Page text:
Opioid crisis, telehealth are hot topics at LVB Health Care Symposium

Panelists speak on the state of health care today during a discussion moderated by LVB publisher Mike O’Rourke

Managing health care costs while providing the best possible patient care was the theme of the day for the health care movers and shakers who gathered for Lehigh Valley Business’ Health Care Symposium 2019.

Representatives from St. Luke’s Care Network, Geisinger Health Plan, Highmark Inc., and others, discussed our national health care crises before an audience of industry insiders Aug. 1 at DeSales University.

At the forefront of the conversation was the opioid crisis, and how employers are managing health care for employees with substance abuse and behavioral health issues.

While opioid-related claims have declined for Geisinger Health Plan, according to Perry Meadows, medical director of government programs for Geisinger Health Plan, opioid abuse remains a challenge.

“Most overdose deaths are not due to a single substance,” he said.

Overdose deaths are typically a combination of opioids, benzodiazepines and stimulants, according to Meadows.

Meadows also stated that the use of methamphetamines is growing as new opioid regulations make opioids harder to get access to.

One audience member, himself an employer, raised questions about how to afford drug abuse and mental health treatment for the younger family members of his employees.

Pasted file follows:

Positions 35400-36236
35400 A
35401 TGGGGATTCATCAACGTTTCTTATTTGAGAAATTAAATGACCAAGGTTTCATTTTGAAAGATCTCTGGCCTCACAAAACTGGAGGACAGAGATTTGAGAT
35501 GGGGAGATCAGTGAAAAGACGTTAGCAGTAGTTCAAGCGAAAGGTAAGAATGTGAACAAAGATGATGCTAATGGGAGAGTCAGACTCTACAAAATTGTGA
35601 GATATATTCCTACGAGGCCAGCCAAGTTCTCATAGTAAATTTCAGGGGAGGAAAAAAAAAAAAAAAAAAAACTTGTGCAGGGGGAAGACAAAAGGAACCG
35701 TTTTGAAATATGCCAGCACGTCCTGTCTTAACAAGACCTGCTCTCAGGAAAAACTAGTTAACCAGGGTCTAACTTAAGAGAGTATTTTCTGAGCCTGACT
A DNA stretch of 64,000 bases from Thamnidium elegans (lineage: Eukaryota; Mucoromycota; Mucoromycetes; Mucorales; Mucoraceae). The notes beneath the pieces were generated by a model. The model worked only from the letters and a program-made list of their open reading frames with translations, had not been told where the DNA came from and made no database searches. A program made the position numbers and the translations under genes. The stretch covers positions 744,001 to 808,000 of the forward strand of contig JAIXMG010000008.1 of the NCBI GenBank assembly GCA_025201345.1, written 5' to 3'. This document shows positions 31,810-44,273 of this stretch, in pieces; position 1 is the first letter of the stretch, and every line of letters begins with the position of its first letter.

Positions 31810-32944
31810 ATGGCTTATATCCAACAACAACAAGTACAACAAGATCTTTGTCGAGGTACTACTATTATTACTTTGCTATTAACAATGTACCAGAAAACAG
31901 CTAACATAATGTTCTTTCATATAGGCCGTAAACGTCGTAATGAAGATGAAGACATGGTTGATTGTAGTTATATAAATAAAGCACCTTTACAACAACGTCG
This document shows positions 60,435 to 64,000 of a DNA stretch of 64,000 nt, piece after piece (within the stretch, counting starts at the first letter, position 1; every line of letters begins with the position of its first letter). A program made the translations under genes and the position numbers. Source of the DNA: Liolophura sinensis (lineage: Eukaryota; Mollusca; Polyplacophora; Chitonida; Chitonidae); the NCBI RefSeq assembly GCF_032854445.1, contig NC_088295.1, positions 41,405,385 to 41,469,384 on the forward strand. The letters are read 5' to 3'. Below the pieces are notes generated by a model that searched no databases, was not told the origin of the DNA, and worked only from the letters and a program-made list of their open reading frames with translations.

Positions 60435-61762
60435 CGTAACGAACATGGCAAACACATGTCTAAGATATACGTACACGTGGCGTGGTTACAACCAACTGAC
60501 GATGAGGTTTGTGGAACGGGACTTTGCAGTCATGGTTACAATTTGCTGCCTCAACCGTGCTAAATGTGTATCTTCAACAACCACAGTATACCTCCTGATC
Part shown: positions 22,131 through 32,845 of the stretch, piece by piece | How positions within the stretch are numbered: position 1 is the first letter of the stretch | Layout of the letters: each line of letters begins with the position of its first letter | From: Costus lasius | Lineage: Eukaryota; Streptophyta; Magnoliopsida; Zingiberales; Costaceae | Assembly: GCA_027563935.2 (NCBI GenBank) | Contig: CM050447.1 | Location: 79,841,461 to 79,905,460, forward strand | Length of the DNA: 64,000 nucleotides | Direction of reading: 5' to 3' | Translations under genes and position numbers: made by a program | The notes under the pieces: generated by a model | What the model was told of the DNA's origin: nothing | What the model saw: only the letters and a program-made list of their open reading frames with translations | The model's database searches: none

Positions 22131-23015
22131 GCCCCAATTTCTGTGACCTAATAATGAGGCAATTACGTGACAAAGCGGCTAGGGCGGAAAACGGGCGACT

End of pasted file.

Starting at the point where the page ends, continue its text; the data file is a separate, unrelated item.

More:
“You have to balance the cost to benefit ratio,” said Meadows, who also opened up about substance abuse struggles in his own family.

Meadows then commented that 18-to-26-year-olds are not the costliest when it comes to health care. The most expensive claims are for those between the ages of 45 and 65, he said, who are increasingly battling anxiety, depression and addictions.

Affordability as a whole was an overarching subject of all the discussions, with the consolidation of local health care institutions into larger health giants raising concerns about rising costs.

“The reality is if those mergers didn’t happen, there would be communities without health care or hospitals,” said Kenneth Bertka, president of clinical integration at St. Luke’s Health Network, claiming that as the health care networks grow larger, the institutions are able to provide care to areas that had once been health care deserts.

Telehealth was offered up as another way to provide health care to areas that do not have easy access to it, and as our growing dependence on smartphones and technology allows us all to live a more remote lifestyle.

“We are expecting more,” said Benjamin T. Edelshain, vice president of clinical design and innovation for Highmark, Inc, who explained that health care customers are measuring their health care experiences against digital interactions with Amazon and Google.

“How do we use those engagement channels to reduce the total cost of care?” he questioned.

He offered virtual health care kiosks as one solution, digitally enabled to complete health assessments, installed in areas where health care is hard to reach.

 

 

 

 

 

Dawn Ouellette Nixon
Dawn Ouellette Nixon is a career journalist who believes that good journalism can change the world. As the health care reporter, she covers everything from small town medicine to big pharma. You can also find her chasing a good business story in Berks County. She can be reached at dnixon@lvb.com or 610-807-9619, extension 4118.

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